A Randomized Controlled Trial of a Physical Activity Intervention for Self-Management of Fatigue in Adolescents and Young Adults with Cancer

Document Type


Publication Date

Summer 2021


cancer, fatigue, adolescents



Fatigue remains a persistent and troubling symptom for adolescents and young adults (AYAs) with cancer. Physical activity (PA) is recommended as a strategy for self-management of fatigue.


The aim of the study was to examine a physical activity (PA) intervention to improve the self-management of fatigue in AYAs during chemotherapy.


This randomized controlled trial enrolled AYAs (18–39 years) receiving chemotherapy. AYAs in the intervention group received a 12-week PA intervention integrated into 5 clinic visits that included education, PA tracking, and collaboration. PA was measured with an accelerometer, and participants completed measures of fatigue severity, self-efficacy for PA, and self-regulation at baseline and end of study.


44 AYAs completed the study. At baseline, AYAs averaged 4290 steps/day (SD=2423) and 14.4 (SD=20.6) minutes/day of moderate- to vigorous-intensity PA; their average PROMIS fatigue score was 55.0 (SD=9.2). At end of study, there were no significant differences between groups in fatigue, self-efficacy, self-regulation, or PA, but trends in the desired direction were observed for each of the variables in the intervention group.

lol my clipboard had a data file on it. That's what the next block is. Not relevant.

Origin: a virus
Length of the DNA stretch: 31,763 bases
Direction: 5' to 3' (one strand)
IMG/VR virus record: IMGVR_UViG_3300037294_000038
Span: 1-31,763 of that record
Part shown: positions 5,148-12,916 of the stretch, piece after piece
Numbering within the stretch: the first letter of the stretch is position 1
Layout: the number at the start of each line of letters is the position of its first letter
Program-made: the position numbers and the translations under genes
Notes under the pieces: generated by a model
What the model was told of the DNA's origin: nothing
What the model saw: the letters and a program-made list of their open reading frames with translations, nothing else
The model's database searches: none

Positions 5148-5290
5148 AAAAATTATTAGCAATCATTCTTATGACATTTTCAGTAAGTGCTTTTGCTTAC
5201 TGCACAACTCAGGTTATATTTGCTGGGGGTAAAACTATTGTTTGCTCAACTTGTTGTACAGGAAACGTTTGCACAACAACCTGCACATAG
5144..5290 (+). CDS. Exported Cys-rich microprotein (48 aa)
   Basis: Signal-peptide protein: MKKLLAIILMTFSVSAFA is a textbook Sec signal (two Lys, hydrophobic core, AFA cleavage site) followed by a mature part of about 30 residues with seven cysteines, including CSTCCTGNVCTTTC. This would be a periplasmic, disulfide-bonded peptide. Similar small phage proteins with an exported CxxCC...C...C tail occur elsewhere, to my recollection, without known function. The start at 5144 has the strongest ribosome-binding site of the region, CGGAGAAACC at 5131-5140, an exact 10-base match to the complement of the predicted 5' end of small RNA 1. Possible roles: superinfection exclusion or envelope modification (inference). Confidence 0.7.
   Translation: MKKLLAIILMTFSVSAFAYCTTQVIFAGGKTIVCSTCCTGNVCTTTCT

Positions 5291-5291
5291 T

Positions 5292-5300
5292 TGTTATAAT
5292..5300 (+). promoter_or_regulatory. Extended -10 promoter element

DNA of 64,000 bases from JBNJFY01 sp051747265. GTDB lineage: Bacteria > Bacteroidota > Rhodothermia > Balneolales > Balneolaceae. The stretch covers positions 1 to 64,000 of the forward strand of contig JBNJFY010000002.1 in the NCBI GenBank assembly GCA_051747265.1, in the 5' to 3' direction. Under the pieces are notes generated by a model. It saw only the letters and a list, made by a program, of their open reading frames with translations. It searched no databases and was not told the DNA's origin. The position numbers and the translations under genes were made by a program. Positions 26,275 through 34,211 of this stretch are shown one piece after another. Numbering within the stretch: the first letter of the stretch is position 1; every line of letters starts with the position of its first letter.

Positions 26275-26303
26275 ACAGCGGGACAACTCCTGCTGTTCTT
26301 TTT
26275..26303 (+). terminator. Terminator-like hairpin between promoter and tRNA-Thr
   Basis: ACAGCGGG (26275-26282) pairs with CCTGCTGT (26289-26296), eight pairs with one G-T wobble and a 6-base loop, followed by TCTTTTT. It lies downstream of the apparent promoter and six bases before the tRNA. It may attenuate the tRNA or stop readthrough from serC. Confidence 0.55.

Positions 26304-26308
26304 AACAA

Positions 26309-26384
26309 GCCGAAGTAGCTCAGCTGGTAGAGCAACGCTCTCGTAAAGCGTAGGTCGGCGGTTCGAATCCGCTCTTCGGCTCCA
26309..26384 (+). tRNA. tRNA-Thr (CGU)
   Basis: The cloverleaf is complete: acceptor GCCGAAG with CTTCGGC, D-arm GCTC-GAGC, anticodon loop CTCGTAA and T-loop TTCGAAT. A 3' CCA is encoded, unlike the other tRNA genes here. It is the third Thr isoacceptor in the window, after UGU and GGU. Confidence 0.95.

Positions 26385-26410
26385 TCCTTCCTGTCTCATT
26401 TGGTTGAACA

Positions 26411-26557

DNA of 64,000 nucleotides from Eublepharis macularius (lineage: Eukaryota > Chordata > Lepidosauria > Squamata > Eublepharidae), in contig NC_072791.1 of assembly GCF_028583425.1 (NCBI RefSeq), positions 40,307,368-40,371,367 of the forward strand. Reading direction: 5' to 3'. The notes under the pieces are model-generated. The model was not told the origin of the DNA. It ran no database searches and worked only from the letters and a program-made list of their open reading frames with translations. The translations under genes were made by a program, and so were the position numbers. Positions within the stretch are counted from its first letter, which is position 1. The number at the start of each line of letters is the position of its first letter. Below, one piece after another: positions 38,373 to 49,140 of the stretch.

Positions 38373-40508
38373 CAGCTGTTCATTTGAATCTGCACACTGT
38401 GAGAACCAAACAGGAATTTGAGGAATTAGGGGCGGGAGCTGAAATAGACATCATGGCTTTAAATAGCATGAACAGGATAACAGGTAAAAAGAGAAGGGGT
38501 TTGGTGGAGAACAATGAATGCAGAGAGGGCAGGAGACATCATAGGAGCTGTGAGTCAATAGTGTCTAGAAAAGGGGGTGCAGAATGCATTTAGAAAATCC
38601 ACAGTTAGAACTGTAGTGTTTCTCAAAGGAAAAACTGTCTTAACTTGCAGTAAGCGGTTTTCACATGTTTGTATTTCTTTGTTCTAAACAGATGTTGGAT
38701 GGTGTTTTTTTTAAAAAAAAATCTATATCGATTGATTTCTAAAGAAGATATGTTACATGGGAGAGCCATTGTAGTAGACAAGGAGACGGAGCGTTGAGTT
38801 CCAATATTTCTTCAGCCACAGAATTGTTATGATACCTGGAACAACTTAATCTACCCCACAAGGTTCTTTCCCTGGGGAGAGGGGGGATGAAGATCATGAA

During chemotherapy, AYAs had variable levels of PA and engaged in mostly light-intensity physical activity. Their average fatigue level was slightly worse than a national comparison group.

Implications for practice:

Tailored interventions are needed to promote PA in AYAs as a self-management strategy for fatigue. Enhancing self-efficacy and self-regulation may be important approaches to promote PA.